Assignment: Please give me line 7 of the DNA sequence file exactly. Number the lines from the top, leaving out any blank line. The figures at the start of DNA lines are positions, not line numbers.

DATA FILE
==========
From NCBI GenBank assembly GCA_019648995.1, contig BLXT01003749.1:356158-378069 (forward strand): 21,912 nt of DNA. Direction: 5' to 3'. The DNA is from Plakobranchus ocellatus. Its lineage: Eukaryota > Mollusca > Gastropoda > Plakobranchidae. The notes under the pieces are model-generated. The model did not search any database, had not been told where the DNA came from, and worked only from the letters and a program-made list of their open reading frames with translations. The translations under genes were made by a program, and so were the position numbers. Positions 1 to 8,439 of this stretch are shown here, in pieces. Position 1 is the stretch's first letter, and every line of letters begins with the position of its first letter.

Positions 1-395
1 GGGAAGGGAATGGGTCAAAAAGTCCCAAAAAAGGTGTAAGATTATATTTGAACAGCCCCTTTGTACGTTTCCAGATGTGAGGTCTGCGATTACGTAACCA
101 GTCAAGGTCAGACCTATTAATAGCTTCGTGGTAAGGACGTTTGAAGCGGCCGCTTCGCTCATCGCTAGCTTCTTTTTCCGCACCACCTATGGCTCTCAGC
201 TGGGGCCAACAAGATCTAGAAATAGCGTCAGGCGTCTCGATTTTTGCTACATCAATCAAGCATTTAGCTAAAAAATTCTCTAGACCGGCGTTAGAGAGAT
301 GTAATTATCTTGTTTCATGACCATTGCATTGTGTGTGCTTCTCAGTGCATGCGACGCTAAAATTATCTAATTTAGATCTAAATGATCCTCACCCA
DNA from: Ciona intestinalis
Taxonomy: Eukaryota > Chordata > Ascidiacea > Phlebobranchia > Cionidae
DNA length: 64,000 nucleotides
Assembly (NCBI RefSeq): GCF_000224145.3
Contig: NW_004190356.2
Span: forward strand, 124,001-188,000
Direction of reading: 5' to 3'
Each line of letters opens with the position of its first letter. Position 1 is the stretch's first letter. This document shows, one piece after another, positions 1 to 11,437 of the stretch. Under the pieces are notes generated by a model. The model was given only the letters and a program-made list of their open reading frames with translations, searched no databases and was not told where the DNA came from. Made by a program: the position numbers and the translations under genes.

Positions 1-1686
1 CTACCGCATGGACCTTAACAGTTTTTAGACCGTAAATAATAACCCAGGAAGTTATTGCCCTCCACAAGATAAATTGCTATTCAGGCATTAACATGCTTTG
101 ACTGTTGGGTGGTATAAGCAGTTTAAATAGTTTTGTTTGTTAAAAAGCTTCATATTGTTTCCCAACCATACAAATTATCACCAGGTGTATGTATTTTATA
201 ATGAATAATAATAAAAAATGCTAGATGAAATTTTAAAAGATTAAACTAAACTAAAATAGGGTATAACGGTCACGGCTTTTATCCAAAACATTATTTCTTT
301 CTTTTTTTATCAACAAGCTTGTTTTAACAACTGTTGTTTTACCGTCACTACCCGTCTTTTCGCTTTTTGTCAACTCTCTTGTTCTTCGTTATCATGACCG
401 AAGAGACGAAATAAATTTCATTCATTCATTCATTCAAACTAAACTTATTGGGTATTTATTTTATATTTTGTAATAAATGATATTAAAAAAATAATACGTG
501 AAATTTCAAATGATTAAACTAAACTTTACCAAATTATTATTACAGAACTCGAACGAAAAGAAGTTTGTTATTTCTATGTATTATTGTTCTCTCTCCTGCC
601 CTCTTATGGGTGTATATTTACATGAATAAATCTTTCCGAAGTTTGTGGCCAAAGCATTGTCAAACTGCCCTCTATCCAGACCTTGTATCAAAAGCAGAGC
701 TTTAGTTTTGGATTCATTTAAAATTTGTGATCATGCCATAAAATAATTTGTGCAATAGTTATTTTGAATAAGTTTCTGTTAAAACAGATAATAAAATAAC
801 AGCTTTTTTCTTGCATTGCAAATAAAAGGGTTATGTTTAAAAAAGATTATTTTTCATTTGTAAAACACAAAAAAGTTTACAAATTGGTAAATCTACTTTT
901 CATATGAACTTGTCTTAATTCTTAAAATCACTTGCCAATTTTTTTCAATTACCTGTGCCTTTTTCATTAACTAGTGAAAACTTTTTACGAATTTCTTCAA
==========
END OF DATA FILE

DNA from: Ciona intestinalis